Walk, walk, walk…it’s free and effective. Walking done well can reduce the risk of heart disease, lower blood pressure, improve insulin/glucose metabolism and aid in the treatment of some musculoskeletal diseases. But- how does one ‘walk well?’ Good question. Let’s talk about that:
First, let me say that traditional walking programs might not be enough for the very fit individual and may be a little too much for the person with physical limitations. For most people, however, walking is an excellent form of exercise.
Some have complained to me, “I’m walking 3 miles two or three times a week (or include your own numbers here), and I’m still not losing weight.” To which I answer with one or both of the following questions, “How are you walking those three miles?” or “How long have you been doing that?” If you’ve been doing the same workout for more than 6-8 weeks, your body has adapted to it and no longer needs to change to keep up. The problem most people I talk to are having is this: they stroll rather than engage in a brisk walk.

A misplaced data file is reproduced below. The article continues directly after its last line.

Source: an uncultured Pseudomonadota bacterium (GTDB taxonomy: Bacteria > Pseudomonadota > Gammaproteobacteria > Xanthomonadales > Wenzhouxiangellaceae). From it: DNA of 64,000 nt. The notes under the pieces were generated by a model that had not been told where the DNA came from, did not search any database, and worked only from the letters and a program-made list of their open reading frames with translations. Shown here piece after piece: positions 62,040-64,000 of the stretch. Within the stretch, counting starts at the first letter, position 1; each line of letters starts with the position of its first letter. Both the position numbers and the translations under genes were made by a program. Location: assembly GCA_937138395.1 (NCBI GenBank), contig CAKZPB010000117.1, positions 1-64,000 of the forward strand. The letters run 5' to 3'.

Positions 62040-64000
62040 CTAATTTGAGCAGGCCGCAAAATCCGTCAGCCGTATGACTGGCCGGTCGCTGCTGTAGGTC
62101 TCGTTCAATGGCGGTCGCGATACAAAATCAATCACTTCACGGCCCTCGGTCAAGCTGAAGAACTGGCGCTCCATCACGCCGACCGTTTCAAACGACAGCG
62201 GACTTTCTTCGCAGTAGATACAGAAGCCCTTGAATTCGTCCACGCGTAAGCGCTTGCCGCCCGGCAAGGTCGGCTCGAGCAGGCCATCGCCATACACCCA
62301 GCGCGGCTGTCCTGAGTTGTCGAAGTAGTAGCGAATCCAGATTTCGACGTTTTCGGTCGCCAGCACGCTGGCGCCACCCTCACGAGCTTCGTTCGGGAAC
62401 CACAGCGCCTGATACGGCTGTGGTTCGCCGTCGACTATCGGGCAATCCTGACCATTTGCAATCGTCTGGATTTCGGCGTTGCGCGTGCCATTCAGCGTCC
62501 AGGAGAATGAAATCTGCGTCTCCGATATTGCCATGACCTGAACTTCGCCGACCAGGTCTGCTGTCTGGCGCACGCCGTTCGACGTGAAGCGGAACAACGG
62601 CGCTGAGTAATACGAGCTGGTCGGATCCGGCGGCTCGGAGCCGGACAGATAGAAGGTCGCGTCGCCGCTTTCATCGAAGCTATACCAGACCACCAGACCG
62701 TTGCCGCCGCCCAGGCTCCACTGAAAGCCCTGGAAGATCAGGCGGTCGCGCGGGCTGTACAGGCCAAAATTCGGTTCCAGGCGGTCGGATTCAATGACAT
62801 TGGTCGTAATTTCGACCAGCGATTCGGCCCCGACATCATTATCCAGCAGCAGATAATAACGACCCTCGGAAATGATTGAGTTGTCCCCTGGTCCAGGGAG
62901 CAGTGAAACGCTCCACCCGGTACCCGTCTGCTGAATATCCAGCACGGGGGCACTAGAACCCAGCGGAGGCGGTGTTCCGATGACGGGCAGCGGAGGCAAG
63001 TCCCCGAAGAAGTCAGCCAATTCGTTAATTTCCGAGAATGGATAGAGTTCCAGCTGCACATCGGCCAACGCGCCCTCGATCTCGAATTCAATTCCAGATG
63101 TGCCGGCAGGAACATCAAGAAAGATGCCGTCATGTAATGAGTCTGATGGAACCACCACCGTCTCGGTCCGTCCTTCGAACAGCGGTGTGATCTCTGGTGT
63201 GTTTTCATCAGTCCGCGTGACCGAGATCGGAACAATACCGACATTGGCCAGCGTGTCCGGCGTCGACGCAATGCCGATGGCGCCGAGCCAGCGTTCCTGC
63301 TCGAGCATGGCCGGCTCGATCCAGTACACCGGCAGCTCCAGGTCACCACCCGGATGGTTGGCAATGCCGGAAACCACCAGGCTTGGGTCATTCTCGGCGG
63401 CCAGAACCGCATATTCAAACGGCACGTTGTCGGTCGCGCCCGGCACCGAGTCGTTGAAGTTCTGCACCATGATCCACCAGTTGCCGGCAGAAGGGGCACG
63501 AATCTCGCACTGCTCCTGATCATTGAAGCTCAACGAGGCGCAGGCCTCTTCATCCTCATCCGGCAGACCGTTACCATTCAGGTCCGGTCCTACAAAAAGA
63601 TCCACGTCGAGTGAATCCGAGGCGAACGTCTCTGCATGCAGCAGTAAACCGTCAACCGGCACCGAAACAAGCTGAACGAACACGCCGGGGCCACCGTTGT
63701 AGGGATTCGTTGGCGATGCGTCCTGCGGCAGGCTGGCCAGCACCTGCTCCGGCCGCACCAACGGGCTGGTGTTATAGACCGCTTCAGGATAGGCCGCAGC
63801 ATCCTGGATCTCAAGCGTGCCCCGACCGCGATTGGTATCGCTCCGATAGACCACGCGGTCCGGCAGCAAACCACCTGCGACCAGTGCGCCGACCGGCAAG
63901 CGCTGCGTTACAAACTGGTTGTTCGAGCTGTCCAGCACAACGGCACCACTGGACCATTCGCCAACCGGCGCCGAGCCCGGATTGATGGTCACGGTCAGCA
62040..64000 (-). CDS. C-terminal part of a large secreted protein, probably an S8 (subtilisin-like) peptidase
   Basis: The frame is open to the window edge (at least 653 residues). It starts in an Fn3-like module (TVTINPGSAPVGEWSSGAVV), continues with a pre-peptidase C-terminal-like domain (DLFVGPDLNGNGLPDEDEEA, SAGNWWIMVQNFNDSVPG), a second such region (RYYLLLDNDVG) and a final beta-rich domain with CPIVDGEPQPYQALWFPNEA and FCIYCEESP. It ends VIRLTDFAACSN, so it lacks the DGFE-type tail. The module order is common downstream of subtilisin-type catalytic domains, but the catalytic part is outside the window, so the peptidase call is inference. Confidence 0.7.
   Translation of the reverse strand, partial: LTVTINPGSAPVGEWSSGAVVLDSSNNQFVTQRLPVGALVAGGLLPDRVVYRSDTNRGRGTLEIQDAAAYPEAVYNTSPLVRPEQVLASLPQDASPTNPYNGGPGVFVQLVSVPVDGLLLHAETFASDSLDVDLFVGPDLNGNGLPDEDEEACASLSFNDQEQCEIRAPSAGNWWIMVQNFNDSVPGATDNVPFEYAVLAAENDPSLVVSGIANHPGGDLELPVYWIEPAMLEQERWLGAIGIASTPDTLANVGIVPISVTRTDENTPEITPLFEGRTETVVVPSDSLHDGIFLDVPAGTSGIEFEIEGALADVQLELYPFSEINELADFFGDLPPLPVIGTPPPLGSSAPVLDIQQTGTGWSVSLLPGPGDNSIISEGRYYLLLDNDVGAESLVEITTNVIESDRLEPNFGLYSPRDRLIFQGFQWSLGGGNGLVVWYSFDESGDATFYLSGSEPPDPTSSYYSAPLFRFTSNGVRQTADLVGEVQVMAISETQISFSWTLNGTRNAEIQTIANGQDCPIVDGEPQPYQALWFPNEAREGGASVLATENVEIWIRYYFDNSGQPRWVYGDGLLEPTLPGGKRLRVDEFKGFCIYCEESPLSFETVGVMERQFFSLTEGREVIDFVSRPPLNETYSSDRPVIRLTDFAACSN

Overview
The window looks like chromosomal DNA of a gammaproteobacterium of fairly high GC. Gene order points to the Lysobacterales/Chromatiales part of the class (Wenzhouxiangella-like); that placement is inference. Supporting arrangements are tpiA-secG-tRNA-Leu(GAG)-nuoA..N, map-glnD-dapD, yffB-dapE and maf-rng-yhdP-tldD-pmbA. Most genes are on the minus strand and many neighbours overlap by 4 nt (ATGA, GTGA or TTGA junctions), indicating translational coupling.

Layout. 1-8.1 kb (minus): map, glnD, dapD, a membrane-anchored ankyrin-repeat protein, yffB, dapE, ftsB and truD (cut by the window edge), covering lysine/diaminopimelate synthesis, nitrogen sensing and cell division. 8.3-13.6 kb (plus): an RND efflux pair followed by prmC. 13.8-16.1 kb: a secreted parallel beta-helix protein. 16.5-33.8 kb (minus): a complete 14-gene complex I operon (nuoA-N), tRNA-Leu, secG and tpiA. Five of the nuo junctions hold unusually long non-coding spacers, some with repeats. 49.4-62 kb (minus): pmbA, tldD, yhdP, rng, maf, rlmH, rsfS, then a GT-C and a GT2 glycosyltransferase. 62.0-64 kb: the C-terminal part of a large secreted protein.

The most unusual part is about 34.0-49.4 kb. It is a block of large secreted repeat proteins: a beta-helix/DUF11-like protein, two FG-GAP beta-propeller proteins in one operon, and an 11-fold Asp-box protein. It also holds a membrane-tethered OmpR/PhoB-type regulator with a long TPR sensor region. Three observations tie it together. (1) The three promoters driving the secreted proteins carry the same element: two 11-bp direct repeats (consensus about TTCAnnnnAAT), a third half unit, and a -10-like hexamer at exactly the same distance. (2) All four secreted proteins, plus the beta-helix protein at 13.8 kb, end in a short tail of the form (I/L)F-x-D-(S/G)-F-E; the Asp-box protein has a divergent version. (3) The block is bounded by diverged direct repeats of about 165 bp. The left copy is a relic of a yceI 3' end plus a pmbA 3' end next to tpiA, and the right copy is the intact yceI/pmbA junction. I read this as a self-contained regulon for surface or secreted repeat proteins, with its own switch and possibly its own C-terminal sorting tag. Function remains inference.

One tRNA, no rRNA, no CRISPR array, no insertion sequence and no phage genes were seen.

What makes a ‘brisk walk?’ A brisk walk is moderate intensity exercise. Marshall et al. (2009) defined that walking 100 steps per minute is moderate intensity exercise. And the American College of Sports Medicine (ACSM 2014) recommends most adults accumulate 30-60 minutes a day of moderate intensity exercise at least 5 days a week. Or 20-60 minutes a day of vigorous intensity exercise at least 3 days a week- or a combination of both.
The bottom line: Walk faster. Get winded when you are walking. If you’re able to carry on a conversation with your walking buddy while walking the track, or in your neighborhood, you’re likely not walking briskly enough. Take longer steps. Take faster steps. Walk (or do some other form of moderate exercise) most days of the week. It‘s not how far you’ve walked, but the quality of your walk and the time spent in a ‘winded’ condition. As you adapt to your exercise routine, you’ve got to change it up. I teach fitness groups in Blanco three days a week, and about every 8 weeks or so, I change up the routine to keep us all on our toes and making forward progress in our efforts to become more fit.
Keep up the good work. Don’t ever stop. Keep moving those feet and you’ll get where you’re going!
Sally Windham is an ACE Certified Personal Trainer and Fitness Instructor. Send your questions or comments to firstname.lastname@example.org